The most fascinating part of this oil dilemma is the peculiar relationship between the U.S and Saudi Arabia, a love that dare not speak its name. That a world leading democracy supports such a creepy regime, arming it to the back teeth, is amazing. The Roosevelt administration got the ball rolling, using the Lend-Lease Act of 1941 to start arming the kingdom (it gave the president authority to sell, exchange, lease or otherwise transfer military goodies to any country the president deemed vital to the country’s defence). In Roosevelt’s own words, ‘The defence of Saudi Arabia is vital to the defence of the United States.’

In February 1945, Roosevelt flew to Egypt, meeting King Ibn Saud aboard the USS Quincy, an American cruiser anchored in the Suez Canal. Among Ibn Saud’s entourage were Bedouin bodyguards, households slaves, and the royal astrologer. The discussions between these two entirely different leaders went on for some five hours. No records were kept, and no other Americans were present, so what was discussed remains a mystery. Yet ever since the two nations have been locked in a strange marriage of convenience. The U.S gets oil, and in return the kingdom receives arms.

The author explains how critical the relationship has been to the growth of the U.S as a major economy:

‘Without the oil that Saudi Arabia and the other Gulf producers supplied, the United States and its European allies could never have achieved the spectacular economic growth they posted in the post war era. Nor could Washington have sustained the great armies, navies, and air forces it deployed in every theatre of possible confrontation with the Soviet Union and its allies.’

However, with this spectacular economic growth came a price. The defence of the kingdom:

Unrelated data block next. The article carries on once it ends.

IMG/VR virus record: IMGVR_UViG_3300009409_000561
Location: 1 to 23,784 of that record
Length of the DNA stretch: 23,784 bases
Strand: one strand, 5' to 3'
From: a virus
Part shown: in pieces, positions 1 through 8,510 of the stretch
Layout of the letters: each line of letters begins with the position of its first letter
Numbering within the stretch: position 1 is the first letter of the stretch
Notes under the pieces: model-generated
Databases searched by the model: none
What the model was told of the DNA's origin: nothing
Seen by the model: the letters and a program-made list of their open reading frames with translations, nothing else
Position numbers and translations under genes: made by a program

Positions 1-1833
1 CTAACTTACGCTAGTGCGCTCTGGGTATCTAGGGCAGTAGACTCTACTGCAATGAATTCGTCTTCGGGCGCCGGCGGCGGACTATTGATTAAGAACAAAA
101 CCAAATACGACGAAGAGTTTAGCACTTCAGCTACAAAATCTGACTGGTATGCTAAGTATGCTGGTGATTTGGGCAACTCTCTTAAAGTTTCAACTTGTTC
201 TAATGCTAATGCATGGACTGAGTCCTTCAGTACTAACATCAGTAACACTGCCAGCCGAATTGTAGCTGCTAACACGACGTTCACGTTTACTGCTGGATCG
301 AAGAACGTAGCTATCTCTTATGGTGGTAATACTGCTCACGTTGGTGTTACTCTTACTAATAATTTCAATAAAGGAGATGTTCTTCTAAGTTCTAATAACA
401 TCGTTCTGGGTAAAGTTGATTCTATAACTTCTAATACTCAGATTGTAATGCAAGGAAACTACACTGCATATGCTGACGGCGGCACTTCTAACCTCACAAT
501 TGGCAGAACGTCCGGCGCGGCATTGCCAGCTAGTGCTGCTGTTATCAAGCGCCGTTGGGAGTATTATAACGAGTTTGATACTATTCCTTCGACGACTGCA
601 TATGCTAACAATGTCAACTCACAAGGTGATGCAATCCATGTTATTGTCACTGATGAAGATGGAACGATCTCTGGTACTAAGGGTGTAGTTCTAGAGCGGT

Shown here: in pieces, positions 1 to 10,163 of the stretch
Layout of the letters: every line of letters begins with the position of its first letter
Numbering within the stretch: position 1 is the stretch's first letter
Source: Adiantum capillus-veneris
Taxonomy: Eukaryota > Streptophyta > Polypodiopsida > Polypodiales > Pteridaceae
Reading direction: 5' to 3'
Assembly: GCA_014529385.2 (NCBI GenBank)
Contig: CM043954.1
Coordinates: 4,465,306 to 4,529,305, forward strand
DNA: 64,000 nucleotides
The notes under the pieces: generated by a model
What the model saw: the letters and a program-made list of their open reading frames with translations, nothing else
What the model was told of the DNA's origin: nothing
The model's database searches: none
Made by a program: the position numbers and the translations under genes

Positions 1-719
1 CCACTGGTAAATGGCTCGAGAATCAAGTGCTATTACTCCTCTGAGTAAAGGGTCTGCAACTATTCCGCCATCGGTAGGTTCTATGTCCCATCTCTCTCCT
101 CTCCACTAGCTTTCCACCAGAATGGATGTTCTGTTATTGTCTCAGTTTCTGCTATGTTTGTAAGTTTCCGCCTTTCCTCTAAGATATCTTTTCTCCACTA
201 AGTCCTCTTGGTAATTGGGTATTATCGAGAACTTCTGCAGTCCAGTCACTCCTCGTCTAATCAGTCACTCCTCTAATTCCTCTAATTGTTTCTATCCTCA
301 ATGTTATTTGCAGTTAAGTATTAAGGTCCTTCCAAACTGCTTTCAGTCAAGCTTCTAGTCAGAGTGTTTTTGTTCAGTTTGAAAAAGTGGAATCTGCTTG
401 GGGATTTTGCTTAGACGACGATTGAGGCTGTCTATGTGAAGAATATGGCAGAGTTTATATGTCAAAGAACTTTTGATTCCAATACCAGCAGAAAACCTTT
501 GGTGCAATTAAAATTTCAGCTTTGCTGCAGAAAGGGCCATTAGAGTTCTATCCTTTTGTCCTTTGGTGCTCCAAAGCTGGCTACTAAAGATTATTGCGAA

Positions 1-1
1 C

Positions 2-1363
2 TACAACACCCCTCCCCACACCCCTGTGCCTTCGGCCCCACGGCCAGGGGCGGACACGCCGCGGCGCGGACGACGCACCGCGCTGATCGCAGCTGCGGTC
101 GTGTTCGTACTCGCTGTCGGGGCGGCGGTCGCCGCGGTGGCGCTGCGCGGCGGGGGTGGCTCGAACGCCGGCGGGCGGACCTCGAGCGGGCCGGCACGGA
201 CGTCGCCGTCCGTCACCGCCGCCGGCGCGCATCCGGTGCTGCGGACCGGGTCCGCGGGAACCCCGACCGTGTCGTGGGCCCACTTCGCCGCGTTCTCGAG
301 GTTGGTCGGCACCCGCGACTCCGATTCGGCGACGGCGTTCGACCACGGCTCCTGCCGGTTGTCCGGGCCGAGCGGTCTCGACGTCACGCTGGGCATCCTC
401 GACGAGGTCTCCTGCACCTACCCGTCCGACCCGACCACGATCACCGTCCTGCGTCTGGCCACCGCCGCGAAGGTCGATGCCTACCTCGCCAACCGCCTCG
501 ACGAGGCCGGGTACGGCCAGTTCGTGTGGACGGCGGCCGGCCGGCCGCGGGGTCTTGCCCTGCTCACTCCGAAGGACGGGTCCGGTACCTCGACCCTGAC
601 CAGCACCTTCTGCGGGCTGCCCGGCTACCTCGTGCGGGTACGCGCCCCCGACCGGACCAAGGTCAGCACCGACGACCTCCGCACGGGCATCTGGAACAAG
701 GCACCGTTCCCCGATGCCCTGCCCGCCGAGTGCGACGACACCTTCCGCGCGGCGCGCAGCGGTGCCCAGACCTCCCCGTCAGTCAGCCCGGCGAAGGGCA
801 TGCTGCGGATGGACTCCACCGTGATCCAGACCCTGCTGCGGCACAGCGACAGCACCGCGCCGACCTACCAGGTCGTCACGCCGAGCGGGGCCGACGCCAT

‘At the same time, however, this Saudi oil imposed a significant strategic burden on American leaders. Saudi Arabia’s forces were no match for those of its more heavily armed neighbours, and so it fell to the United States to ensure the kingdom’s defence, as well as the safety of its oil fields and pipelines and the sea-lanes that connect the Gulf to markets abroad. Moreover, President Roosevelt had made a promise, implicit or otherwise, to defend the Saudi government itself – which meant, in practice, the Saudi royal family. And because the royal family periodically came under attack from its own subjects, the United States became mired in Saudi Arabia’s internal affairs, primarily through its aid to the monarchy’s police and internal-security forces.’

The Reagan administration alone sold 8.5 billion dollars worth of arms to the kingdom, a sale passed by a none too happy Congress.

As I said at the beginning, none of this is going to get any better in the future, unless the U.S, and the world, can wean itself off oil its dependency. Something which seems unlikely. The book lists figures showing how the Gulf region will be producing an even bigger proportion of the world’s oil supply in the future, from 27 percent in 2000, to 36 percent in 2025. Add to that even more alarming figures about how much oil the world will need to produce to keep up with consumption. World oil production would have to grown by 60 percent between 1999 and 2020 in order to meet projected consumption needs of 119 million barrels per day, according to the International Energy Outlook. Output in the gulf would have to increase 85 percent to meet this demand. One wonders what the political, cultural and economic outcome will be in twenty years.
And this is just one aspect of the oil dilemma. Then there are the other oil producing areas, many of which are political hotspots. Don’t forget China either, with its burgeoning economy. It will want its slice of the pie too.

What’s the answer to all of these headaches? Pretty simple: wind back oil use and dependency. Whether it can or will be done is another matter.